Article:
Please enter your registered email address below and we'll email you instructions to reset your password.
If this is your first order please register with us to create an account.
Following a series of persistent headaches, self-proclaimed hypochondriac Richard Brannan was concerned about his health and initially sought the advice of his GP in September 2015. He was prescribed medication for migraines and thought it may be a result of many sleepless nights, having two young children. However, when the prescription didn’t seem to be working, he returned to the doctor, who suggested he get an eye test for further examination, and to hopefully put his mind at rest. Richard, 33, visited a well-known high street optician and the test came back clear; in fact, he supposedly had 20/20 vision. However, the headaches continued and in January 2016 he decided to seek a second opinion.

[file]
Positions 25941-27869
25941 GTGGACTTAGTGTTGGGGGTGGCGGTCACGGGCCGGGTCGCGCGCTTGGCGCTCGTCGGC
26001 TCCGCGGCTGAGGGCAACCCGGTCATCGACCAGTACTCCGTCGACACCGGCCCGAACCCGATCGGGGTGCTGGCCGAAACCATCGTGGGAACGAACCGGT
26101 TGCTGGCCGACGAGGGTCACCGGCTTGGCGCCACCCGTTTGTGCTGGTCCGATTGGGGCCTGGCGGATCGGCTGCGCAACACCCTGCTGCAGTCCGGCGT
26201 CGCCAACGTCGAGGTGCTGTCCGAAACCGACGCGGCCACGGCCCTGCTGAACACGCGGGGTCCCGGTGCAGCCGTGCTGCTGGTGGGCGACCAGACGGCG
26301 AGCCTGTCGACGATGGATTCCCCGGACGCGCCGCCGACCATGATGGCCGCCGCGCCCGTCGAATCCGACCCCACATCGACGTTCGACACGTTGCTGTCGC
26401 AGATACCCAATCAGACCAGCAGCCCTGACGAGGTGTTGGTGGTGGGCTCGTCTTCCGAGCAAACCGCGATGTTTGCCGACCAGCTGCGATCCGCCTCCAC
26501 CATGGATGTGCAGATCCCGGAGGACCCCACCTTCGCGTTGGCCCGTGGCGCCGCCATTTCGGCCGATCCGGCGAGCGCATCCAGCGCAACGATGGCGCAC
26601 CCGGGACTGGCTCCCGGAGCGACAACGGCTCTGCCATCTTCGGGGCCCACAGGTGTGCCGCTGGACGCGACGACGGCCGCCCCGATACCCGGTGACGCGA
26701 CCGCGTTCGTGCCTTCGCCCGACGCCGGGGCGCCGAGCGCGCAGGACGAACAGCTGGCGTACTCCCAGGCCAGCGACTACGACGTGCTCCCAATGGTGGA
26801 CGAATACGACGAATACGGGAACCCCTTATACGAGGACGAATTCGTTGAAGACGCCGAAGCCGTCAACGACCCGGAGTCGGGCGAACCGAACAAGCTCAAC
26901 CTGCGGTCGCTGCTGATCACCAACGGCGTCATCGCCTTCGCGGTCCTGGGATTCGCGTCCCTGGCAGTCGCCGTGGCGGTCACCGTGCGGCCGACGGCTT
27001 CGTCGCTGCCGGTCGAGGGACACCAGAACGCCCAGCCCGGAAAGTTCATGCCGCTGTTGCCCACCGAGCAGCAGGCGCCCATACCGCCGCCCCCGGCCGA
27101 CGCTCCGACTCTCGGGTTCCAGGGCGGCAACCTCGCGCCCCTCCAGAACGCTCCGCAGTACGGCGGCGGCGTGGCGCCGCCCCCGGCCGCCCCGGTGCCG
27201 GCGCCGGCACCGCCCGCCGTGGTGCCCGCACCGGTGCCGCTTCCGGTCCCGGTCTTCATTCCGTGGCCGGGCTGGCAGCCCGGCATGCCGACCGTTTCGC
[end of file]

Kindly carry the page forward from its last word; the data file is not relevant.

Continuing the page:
The husband and father of two visited his local Tesco Opticians branch in Edinburgh and the optometrist noticed a 20 per cent reduction in his peripheral vision as well as an irregular pulse in his eye. Due to the combination of these symptoms, as well as the additional complaint of unrelenting headaches, they decided to refer him for further tests. Richard was referred to the Edinburgh Western General hospital and, in June this year, was diagnosed with a rare type of brain tumour, craniopharyngioma, which can cause blackouts and seizures if not treated. Richard said: “Although I was fairly convinced that there was something seriously wrong with me, it was still a shock when I found out that I had a brain tumour. At the beginning of my appointment, the consultant assured me that I probably had little to worry about. However, after having an MRI scan and my consultant returned with the results, I could sense there was a change in his demeanour. I was told that it’s something that I have had all my life and is a result of part of the pituitary gland breaking off while I was just an embryo. “It’s a slow-growing tumour, which can affect your eyesight and hormone levels, and often goes undetected until people start suffering serious symptoms like blackouts and seizures. Luckily, it hasn’t got to that stage for me! It is, however, pressing on my optic nerve, which is what was causing the severe headaches and visual problems including photophobia, a sensitivity to light. “Since finding out about the tumour, I’ve had multiple tests and appointments and was relieved to find out that it’s benign. However, without treatment it would continue to grow and cause further problems, so I’m scheduled to start a treatment plan from October 2016. The first step is likely to be brain surgery, to remove as much of the tumour as possible, followed by radiotherapy. Whilst it’s all very daunting, the prognosis is optimistic so I’m keen to start my treatment and get fit and healthy again.“I’m eternally grateful to the optometrist and Tesco Opticians for the part they played in my diagnosis. I had no idea that eye tests could detect such conditions. In the past, I’ve gone five or six years without having an eye examination, so I’ll certainly make sure that my girls have regular eyes tests and that I keep up to date. It’s made me realise that you really can’t take your health for granted!”